By Henrik Manninen – IIHF.com
Following a 26th-place finish overall in the IIHF Ice Hockey World Championship program – the highest position for a decade – Estonia steps up its efforts for a brighter future by honing neighborly ties while tending its grassroots.
A fourth spot at the 2017 IIHF Ice Hockey World Championship Division I Group B in Belfast and positive displays from their respective U18 and U20 national teams capped off a fine 2016/17 season for Estonian ice hockey.
With 2018 marking the 100th anniversary of Estonia first winning independence as a nation state, the Estonian Ice Hockey Association now aims at building on their improving results ahead of a landmark season.
“At our association we have two goals: spreading the popularity of the game and our national teams to give play as good as possible and be an aspiration for our young players to want to represent their country,” said Rauno Parras, President of the Estonian Ice Hockey Association.
Parras, a former player who stepped into his current role in September 2014, has since tried to re-vitalize the game and stir up interest in a Baltic nation surrounded by neighbors competing at the highest level.
One such recent initiative saw the Kontinental Hockey League temporarily roll into Estonia’s capital Tallinn. At the end of last year, Latvia’s Dynamo Riga headed north to relocate two of their KHL matches inside the new Tondiraba Ice Hall. With fans flocking to get a glimpse of top-level hockey on their home patch, there are now hopes that this could be turned into a regular event.
In the wake of this success, the Estonian Ice Hockey Association has teamed up with its counterparts in Latvia and Lithuania to announce the creation of a Baltic Challenge Cup tournament. Three tournaments on senior level have been pencilled in to be played during the upcoming season in a concept which for years has been in place for a number of other team sports across the Baltics.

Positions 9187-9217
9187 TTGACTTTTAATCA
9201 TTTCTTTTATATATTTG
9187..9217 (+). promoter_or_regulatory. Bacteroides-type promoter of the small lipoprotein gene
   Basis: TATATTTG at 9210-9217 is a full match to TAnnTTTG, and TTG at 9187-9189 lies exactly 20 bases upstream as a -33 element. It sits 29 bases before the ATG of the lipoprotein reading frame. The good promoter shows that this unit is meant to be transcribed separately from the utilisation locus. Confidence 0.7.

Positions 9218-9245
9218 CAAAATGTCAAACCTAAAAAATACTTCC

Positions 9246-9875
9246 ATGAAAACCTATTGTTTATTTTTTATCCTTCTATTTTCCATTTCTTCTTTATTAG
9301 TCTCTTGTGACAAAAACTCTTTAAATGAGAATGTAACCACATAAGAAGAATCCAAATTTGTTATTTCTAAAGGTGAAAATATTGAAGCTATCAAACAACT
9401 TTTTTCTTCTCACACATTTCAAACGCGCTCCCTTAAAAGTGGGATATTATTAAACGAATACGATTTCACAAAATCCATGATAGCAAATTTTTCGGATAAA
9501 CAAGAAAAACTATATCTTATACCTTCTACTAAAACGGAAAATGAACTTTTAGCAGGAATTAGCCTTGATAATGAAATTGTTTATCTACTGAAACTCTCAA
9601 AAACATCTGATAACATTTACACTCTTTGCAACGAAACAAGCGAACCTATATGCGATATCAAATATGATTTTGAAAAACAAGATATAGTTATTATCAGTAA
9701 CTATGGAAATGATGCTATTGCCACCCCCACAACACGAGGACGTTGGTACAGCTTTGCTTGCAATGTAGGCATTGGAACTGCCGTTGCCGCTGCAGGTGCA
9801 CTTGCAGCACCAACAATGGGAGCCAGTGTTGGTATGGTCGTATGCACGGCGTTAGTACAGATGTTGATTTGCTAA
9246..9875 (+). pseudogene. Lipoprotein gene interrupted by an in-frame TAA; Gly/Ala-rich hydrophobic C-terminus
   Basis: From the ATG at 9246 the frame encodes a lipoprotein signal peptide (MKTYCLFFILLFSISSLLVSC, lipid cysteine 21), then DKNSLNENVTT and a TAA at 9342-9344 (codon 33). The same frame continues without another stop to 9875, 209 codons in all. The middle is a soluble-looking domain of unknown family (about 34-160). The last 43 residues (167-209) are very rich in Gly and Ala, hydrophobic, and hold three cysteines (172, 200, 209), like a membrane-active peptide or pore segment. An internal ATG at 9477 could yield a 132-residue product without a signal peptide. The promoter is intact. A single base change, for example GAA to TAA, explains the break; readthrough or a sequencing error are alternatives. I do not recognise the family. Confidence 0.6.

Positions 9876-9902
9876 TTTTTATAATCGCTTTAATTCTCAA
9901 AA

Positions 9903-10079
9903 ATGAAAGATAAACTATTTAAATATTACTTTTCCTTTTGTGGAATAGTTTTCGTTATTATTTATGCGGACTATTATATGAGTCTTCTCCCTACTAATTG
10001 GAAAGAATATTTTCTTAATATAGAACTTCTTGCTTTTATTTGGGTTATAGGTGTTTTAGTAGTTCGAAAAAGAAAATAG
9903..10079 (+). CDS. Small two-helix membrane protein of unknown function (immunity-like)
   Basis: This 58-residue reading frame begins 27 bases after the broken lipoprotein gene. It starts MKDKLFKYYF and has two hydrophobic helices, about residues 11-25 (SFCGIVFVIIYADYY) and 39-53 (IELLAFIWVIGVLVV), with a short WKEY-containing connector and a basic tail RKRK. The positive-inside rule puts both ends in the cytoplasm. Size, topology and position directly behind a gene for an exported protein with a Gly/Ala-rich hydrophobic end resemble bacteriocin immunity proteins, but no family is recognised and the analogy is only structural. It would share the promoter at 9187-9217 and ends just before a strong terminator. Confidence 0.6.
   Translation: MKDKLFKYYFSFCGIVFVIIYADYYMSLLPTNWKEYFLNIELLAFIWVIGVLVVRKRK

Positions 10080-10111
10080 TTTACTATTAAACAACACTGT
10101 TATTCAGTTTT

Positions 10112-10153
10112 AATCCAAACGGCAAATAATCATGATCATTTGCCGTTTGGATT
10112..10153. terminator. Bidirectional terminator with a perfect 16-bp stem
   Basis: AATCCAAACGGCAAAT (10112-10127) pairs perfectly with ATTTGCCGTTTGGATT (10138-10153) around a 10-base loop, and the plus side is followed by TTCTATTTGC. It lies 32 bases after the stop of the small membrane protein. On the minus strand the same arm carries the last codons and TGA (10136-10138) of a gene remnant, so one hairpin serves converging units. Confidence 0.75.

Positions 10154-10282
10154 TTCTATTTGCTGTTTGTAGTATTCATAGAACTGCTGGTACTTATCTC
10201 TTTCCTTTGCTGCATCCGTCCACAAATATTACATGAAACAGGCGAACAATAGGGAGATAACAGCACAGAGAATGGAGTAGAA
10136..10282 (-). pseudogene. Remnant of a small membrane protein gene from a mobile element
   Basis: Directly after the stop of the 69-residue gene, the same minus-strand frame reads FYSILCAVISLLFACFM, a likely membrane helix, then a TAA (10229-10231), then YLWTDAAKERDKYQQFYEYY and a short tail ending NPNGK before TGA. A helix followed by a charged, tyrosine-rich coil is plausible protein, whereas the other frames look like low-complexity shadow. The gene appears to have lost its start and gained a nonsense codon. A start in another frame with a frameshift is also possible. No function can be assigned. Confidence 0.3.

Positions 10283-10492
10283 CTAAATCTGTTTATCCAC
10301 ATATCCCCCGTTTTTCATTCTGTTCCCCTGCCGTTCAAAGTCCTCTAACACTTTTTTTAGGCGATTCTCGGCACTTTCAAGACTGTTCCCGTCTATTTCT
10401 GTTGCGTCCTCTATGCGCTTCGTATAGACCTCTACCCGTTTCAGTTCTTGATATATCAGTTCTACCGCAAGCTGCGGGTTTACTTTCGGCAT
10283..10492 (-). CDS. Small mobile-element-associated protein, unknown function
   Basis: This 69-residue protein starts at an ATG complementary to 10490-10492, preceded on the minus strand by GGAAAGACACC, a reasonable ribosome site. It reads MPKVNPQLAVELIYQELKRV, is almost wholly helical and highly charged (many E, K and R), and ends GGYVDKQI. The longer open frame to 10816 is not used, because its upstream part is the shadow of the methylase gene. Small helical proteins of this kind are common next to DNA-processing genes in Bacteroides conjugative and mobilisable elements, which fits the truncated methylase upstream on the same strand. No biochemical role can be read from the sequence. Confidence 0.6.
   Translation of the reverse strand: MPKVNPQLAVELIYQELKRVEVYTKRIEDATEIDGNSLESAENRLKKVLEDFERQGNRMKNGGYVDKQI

With the first Baltic Challenge Cup set to take place in Tallinn 25-27 August, it will also include the curious addition of Sweden’s Hammarby. Playing in Sweden’s third tier, the Stockholm-based team will travel across the Baltic Sea to lock horns with Estonia, Lithuania and a Latvian team with players composed from the top Latvian league in Tondiraba Ice Hall. This move comes in the wake of a Swedish-based consortium being announced as the Baltic Challenge Cup’s main sponsor with an aim to further pursue Swedish interests in hockey development in the Baltics.
But while neighbours in the south and west are looking to develop closer ties with Estonia at a senior level, it is across the Gulf of Finland where the crucial stage of Estonian player development is gathering pace. With Finland’s capital Helsinki only 80 kilometers away, frantic ferry crossings have been the norm for years with Estonian youngsters playing against Finnish opposition in growing numbers. Last season saw three Tallinn-based clubs – HC Panter, HC Vipers and HK Tornaado – altogether field an impressive eleven different teams in the Finnish junior set-up involving players born between 2000 to 2008.
“During the last season we also for the first time started to play matches further afield from the Helsinki region with a team of older youngsters,” said Parras. “The cooperation with Finland is very important for us. Our kids get to play against players the same age and on a competitive level. When our most promising players then seek an even higher level, we will be able to move them on to other clubs across Finland to continue their development,” Parras continued.